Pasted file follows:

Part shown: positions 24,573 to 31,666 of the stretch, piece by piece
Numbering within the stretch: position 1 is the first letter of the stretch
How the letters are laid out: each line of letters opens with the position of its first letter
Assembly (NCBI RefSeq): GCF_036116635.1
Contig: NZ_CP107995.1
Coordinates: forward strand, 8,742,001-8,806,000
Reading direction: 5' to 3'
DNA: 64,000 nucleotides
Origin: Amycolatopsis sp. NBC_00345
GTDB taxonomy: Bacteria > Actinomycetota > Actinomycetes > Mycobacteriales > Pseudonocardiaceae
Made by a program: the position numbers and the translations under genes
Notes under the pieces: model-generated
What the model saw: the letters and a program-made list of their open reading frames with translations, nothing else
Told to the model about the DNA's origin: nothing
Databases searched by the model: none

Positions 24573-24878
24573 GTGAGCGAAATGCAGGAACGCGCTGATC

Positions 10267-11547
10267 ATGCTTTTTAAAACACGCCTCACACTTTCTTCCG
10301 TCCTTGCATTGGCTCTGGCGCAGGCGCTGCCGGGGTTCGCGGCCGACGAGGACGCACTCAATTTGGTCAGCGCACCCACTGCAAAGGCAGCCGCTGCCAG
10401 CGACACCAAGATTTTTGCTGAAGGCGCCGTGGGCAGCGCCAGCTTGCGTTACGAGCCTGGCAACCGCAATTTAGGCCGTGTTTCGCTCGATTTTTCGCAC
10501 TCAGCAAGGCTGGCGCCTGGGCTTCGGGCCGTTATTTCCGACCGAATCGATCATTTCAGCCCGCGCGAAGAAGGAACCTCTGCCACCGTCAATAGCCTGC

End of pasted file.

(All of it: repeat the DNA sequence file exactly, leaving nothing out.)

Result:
Part shown: positions 24,573 to 31,666 of the stretch, piece by piece
Numbering within the stretch: position 1 is the first letter of the stretch
How the letters are laid out: each line of letters opens with the position of its first letter
Assembly (NCBI RefSeq): GCF_036116635.1
Contig: NZ_CP107995.1
Coordinates: forward strand, 8,742,001-8,806,000
Reading direction: 5' to 3'
DNA: 64,000 nucleotides
Origin: Amycolatopsis sp. NBC_00345
GTDB taxonomy: Bacteria > Actinomycetota > Actinomycetes > Mycobacteriales > Pseudonocardiaceae
Made by a program: the position numbers and the translations under genes
Notes under the pieces: model-generated
What the model saw: the letters and a program-made list of their open reading frames with translations, nothing else
Told to the model about the DNA's origin: nothing
Databases searched by the model: none

Positions 24573-24878
24573 GTGAGCGAAATGCAGGAACGCGCTGATC

Positions 10267-11547
10267 ATGCTTTTTAAAACACGCCTCACACTTTCTTCCG
10301 TCCTTGCATTGGCTCTGGCGCAGGCGCTGCCGGGGTTCGCGGCCGACGAGGACGCACTCAATTTGGTCAGCGCACCCACTGCAAAGGCAGCCGCTGCCAG
10401 CGACACCAAGATTTTTGCTGAAGGCGCCGTGGGCAGCGCCAGCTTGCGTTACGAGCCTGGCAACCGCAATTTAGGCCGTGTTTCGCTCGATTTTTCGCAC
10501 TCAGCAAGGCTGGCGCCTGGGCTTCGGGCCGTTATTTCCGACCGAATCGATCATTTCAGCCCGCGCGAAGAAGGAACCTCTGCCACCGTCAATAGCCTGC